As mentioned previously each detector is pivotally mounted on the shaft 62 and it is a feature of the present invention that each detector is restrained against axial movement on the cross shaft 62 and this is accomplished by providing a pin 70 in a radially extending bore provided for this purpose in the detector 64, and providing the inner end of the pin 70 with a tapered portion such that this pin can be positioned with its inner end located in the valley defined by the adjacent threads of the detector support shaft 62. As so constructed and arranged, detector 64 is pivotally supported on shaft 62 for movement between the normal and down positions described above. When it is desired to move the detector 64 axially along its shaft 62 the detector 64 is moved to an upright position, as suggested in FIG. 6, such that the inner end of the pin 70 is aligned with a flat segment 62a on detector support shaft 62 thereby permitting axial movement of the detector 64 in order to setup the apparatus for accommodating bottles of different diameter. The pin 70 is held in the position shown and described above by clamp screw 72, and the screw may itself be secured in its threaded bore by means of a jam nut 74.
1. In a case packer wherein side-by-side lines of articles are fed between lane defining structure across a fixed deadplate into a grid to form a group of articles to be packed upright in a packing case or the like, and wherein the articles are continuously urged downstream across the deadplate into the grid by line pressure requiring a line brake assembly to clamp at least the endmost article in each lane during the packing phase, the improvement to said line brake assembly comprising a fixed frame, with upright portions defining vertically extending guide means, a horizontally extending cross beam slidably received on said guide means, means for clamping said cross beam to said upright portions, a fluid motor with a fixed part secured to said cross beam and a movable part reciprocable with respect thereto, bracket means defining a horizontally extending guideway, which bracket means is mounted for limited vertical movement with reference to said cross beam and which is connected to said movable fluid motor part, a plurality of article engaging brake subassemblies clamped to selected locations on said guideway defining bracket means, and an article height gage block secured to said cross beam to permit locating said cross beam with said gage block in contact with the top of a sample article having a size representative of the articles to be packed the sample article being provided on a reference portion of the deadplate in so locating said cross beam.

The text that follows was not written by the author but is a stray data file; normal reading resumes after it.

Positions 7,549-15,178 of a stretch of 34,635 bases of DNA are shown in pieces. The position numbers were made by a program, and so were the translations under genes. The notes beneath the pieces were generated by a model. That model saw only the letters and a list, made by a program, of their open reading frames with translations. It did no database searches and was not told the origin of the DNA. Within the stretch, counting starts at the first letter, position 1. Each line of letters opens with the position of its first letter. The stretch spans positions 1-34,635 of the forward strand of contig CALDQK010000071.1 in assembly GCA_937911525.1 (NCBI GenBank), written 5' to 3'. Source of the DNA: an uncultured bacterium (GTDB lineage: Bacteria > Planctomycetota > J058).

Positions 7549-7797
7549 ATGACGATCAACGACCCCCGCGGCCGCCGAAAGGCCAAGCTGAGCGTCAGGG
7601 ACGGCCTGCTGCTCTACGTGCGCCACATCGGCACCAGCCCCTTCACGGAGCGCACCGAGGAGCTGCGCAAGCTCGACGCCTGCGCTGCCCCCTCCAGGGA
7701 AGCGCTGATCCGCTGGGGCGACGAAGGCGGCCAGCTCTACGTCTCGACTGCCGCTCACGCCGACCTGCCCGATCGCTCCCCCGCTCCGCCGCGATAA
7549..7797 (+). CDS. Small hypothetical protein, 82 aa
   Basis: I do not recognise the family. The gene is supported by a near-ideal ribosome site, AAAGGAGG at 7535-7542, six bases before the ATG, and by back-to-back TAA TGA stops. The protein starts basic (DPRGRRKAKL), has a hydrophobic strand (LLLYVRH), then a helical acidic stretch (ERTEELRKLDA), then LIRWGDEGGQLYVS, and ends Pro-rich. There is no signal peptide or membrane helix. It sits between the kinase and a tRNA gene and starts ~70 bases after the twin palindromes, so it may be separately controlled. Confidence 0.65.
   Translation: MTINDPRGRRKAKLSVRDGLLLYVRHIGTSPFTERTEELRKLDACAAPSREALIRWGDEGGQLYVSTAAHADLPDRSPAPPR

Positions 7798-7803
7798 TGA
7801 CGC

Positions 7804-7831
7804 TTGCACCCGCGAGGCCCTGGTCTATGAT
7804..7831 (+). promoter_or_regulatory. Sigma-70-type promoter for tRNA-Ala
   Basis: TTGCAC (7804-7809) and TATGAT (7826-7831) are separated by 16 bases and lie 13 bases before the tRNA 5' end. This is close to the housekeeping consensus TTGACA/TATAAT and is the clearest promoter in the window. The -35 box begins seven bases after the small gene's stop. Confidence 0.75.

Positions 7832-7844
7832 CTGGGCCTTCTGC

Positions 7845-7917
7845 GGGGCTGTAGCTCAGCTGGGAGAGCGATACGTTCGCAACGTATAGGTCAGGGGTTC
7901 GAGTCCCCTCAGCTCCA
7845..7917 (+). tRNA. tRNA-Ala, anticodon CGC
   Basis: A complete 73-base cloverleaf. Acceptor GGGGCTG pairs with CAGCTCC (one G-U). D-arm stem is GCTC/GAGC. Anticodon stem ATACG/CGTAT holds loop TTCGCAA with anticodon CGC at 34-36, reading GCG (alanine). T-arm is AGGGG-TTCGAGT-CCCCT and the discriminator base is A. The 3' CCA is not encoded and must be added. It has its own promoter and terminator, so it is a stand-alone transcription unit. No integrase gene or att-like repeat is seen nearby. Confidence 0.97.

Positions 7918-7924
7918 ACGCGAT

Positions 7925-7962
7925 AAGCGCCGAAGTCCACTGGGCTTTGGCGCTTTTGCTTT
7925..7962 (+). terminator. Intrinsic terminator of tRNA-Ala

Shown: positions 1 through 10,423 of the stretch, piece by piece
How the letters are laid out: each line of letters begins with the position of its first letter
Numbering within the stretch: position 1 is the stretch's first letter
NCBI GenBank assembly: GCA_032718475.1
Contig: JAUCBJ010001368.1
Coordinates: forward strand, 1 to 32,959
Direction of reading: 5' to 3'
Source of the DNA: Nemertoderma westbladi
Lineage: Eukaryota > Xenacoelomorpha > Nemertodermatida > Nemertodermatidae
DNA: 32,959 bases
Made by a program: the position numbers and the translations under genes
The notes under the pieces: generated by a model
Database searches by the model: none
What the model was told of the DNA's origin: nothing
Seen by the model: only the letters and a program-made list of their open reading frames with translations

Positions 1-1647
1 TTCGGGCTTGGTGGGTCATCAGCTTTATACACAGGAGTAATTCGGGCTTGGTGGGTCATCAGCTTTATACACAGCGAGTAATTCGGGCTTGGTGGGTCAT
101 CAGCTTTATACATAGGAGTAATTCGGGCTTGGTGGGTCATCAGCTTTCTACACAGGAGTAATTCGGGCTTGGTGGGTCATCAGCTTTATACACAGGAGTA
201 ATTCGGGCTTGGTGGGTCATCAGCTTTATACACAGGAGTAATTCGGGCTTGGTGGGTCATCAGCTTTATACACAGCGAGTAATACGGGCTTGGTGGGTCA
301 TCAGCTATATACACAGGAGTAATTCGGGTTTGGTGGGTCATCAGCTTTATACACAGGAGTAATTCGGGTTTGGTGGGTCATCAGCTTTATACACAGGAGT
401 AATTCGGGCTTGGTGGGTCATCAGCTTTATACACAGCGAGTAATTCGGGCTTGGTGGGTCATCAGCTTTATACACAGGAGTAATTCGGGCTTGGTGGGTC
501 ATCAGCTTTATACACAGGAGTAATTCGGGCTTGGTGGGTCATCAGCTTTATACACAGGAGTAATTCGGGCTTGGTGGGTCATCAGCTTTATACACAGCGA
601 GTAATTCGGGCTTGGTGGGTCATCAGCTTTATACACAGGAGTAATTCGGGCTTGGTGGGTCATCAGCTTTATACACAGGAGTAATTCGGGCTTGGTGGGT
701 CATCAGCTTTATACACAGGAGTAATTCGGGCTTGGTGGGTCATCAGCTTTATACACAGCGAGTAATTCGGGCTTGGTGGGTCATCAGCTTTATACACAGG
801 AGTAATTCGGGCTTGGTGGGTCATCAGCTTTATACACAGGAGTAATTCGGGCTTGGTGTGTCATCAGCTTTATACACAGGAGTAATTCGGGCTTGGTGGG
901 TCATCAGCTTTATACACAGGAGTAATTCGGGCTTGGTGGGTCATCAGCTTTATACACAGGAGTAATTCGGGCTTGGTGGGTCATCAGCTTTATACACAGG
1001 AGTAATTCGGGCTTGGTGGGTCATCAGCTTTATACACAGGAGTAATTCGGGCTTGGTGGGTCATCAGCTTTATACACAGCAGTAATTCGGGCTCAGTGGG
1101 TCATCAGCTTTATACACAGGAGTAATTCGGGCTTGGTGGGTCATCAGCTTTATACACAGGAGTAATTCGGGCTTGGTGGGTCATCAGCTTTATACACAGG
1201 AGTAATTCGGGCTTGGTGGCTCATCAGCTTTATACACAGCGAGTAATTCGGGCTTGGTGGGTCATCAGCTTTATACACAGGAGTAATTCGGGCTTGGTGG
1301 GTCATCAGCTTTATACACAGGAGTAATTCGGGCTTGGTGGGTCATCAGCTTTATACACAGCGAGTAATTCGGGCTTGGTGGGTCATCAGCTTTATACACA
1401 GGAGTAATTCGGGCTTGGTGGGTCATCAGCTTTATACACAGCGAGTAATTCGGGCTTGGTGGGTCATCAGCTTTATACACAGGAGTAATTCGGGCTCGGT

2. The combination defined by claim 1 further characterized by article "down" detectors for each lane of articles being fed toward said brake assembly, a cross shaft pivotally supporting said detectors for movement between normal positions wherein a portion of each of said detectors is adapted to engage the top of an upright article in an associated lane and a down position wherein the detector does not engage the top of an upright article, cantilever support means for said cross shaft and carried by said cross beam to be moved therewith.
3. The combination defined by claim 1 further characterized by rack and pinion gear means arranged in part on said cross beam and in part on said fixed frame, and crank means associated with said pinion gear means to raise and to lower said cross beam.
4. The combination defined by claim 2 further characterized by rack and pinion gear means arranged in part on said cross beam and in part on said fixed frame, and crank means associated with said pinion gear means to raise and to lower said cross beam.